In fifth grade I got my first guitar — a purple ("violet," as I often corrected) electric one selected by my dad. I learned a D chord first, obviously, then G, then A, and suddenly I knew every pop song ever. I could also play one of my dad's favorites: Tom Petty's "Free Fallin'," and immediately I felt like a real rockstar. Whereas my adolescent attempt is archived somewhere on some CD in some box in my family's basement to gather literal dust, others' renditions are preserved in their original states online, free from wear and tear. The following "Free Fallin'" covers are ones that you need to hear, especially if the news of Petty's sudden death at 66 years old still has you reeling.
They all start so simply — "she's a good girl, loves her mama, loves Jesus and America, too." That ease continues, only peaking with the chorus' release, ultimately shouting "and I'm free, free fallin'." The song was my first introduction to Petty, best sung in the back of my mom's station wagon on the way home from the pool at the start of summer. I didn't know what it was like to feel love like the love Petty railed on about. But I did know what freedom felt like, and that openness was and is central to the song for me.
Petty suffered cardiac arrest at his home on Sunday night and died on Monday, his family confirmed in a statement. Indeed, family, friends, and four generations of fans will miss him dearly, and more love-filled covers are certain to come. "I'm gonna free fall out into nothin,'" Petty wrote in the iconic hit. "Gonna leave this world for awhile."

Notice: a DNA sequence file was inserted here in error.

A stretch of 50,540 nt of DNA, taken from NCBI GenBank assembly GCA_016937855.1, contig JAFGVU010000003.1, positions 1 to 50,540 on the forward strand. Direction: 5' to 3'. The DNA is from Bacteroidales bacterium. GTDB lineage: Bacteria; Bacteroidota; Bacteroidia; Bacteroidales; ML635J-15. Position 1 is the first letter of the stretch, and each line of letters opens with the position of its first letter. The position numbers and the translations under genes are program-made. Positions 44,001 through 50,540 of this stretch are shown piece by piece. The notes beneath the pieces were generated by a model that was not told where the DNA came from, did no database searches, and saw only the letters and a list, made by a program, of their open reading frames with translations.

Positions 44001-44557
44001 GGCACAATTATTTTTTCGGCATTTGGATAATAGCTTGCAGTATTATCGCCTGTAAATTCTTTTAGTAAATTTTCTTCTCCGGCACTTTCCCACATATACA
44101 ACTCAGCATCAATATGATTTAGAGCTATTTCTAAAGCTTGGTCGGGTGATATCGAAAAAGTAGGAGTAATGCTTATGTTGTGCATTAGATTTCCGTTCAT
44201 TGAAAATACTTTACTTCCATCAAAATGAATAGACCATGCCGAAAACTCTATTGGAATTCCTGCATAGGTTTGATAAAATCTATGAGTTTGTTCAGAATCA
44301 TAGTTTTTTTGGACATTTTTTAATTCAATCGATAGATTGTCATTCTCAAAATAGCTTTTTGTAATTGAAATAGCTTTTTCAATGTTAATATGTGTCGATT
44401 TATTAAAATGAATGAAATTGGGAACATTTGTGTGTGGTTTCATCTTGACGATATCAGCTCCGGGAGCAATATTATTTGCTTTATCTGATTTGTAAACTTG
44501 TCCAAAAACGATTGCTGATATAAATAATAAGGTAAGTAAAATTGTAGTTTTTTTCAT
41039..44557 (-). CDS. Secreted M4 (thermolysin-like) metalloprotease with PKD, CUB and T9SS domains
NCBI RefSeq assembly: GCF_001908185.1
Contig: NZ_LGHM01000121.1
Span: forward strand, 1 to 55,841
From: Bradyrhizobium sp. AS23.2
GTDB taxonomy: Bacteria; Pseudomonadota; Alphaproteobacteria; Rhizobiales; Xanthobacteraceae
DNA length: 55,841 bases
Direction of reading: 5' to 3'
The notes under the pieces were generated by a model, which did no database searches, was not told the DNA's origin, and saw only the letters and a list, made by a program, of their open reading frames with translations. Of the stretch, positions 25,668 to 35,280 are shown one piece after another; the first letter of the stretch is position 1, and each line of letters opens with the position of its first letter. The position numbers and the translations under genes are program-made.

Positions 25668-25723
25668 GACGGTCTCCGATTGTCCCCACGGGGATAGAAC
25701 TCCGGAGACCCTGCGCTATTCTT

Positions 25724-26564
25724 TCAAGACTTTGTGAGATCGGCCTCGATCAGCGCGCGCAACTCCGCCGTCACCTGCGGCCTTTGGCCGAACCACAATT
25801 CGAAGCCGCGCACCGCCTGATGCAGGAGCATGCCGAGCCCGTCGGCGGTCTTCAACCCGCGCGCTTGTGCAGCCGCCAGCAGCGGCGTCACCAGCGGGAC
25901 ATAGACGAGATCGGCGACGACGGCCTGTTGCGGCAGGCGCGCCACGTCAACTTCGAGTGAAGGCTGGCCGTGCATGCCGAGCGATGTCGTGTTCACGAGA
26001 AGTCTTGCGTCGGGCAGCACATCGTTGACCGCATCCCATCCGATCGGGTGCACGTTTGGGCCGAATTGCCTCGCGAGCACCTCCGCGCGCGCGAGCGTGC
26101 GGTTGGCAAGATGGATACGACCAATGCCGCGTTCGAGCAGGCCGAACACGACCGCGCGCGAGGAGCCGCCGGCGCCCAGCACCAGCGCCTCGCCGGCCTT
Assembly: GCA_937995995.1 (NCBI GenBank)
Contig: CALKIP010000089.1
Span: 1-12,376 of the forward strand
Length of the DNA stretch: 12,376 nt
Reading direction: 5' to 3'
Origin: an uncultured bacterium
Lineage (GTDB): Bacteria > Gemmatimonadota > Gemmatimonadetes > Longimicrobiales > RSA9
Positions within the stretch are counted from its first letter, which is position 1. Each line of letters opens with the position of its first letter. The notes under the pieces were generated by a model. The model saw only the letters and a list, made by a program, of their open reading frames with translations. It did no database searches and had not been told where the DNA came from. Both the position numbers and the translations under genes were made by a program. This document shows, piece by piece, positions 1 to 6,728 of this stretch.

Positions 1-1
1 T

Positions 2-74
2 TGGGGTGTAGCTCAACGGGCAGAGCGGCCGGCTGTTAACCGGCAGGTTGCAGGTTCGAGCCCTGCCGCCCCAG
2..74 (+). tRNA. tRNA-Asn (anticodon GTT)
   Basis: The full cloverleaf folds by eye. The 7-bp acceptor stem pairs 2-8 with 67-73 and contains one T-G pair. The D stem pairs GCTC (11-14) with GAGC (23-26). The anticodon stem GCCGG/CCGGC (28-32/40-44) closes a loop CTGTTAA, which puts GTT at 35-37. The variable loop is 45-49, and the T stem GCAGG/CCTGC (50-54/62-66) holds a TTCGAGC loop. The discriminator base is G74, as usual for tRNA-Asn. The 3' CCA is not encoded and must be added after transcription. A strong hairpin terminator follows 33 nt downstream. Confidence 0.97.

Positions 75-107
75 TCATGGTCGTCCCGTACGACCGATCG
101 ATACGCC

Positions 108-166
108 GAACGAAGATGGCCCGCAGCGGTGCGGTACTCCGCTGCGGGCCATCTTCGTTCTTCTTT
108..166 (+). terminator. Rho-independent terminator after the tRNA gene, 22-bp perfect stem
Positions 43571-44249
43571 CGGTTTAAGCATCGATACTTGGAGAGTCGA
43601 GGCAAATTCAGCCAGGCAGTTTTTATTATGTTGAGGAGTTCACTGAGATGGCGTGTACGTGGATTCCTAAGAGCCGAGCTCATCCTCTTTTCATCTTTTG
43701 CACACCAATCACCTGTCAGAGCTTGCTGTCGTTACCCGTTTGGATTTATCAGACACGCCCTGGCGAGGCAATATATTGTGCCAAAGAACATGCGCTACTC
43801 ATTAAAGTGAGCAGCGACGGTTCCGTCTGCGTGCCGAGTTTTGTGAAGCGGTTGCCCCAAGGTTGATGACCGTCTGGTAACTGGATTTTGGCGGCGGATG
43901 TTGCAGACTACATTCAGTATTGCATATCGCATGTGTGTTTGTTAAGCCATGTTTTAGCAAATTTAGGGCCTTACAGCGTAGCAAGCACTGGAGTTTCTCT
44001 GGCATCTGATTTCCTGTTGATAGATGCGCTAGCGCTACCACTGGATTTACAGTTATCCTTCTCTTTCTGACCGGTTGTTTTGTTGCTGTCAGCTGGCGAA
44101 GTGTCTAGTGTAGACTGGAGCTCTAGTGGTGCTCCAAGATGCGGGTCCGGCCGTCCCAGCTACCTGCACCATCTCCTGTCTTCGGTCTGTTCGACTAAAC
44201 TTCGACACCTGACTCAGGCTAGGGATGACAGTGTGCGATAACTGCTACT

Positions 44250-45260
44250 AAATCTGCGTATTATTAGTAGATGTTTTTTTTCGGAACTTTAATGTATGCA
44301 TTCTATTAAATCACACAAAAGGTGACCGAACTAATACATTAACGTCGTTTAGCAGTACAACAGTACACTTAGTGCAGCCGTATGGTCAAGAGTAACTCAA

John Mayer's cover is often mistaken for the original. And while it's good, it's not Petty's version. Still, Mayer's cover is probably the most popular out there, and understandably so given that his breathiness complements the laid-back love song so well.
Australian country rocker Keith Urban sings "Free Fallin'" live at one of his shows, inviting crowds to sing along with his band. They take a traditional approach to the song, adding that classic three-part harmony to the chorus, along with an organ solo, full-on jam session, and crowd sing along.
With nearly 100,000 views, Casey McCauley's take opts for a groovy rhythm guitar beneath her runs and riffs. She reinvents Petty's work, adding in her own style to a song that's been covered by so many.
On Monday night, Coldplay played a live Petty tribute at their concert after taking a moment of silence for the victims of the recent shooting in Las Vegas. Chris Martin's voice lends itself to the song perfectly.
In 2014, the now-superstar took to his webcam to record a cover with his guitar. Though he accidentally attributes the song to John Mayer, his pop rendition is smooth and buttery as ever.
For her initial, blind audition on Australia's The Voice in 2014, Jayde Grey sports a guitar and gives a sweet, acoustic cover of Petty's classic. Three judges turn around to see her, and after watching the video you'll certainly see why.
This morning, through muffled the-world-is-really-bad-and-to-top-it-all-off-Tom-Petty's-dead sobs, I slipped my Heartbreaker's live record from its sleeve, placed it on the turn table and clicked play. In moments I was bopping to "American Girl," in minutes I swayed to "Breakdown." Like so many others, Petty's work meant the world to me. Guess it's time to record my new version.
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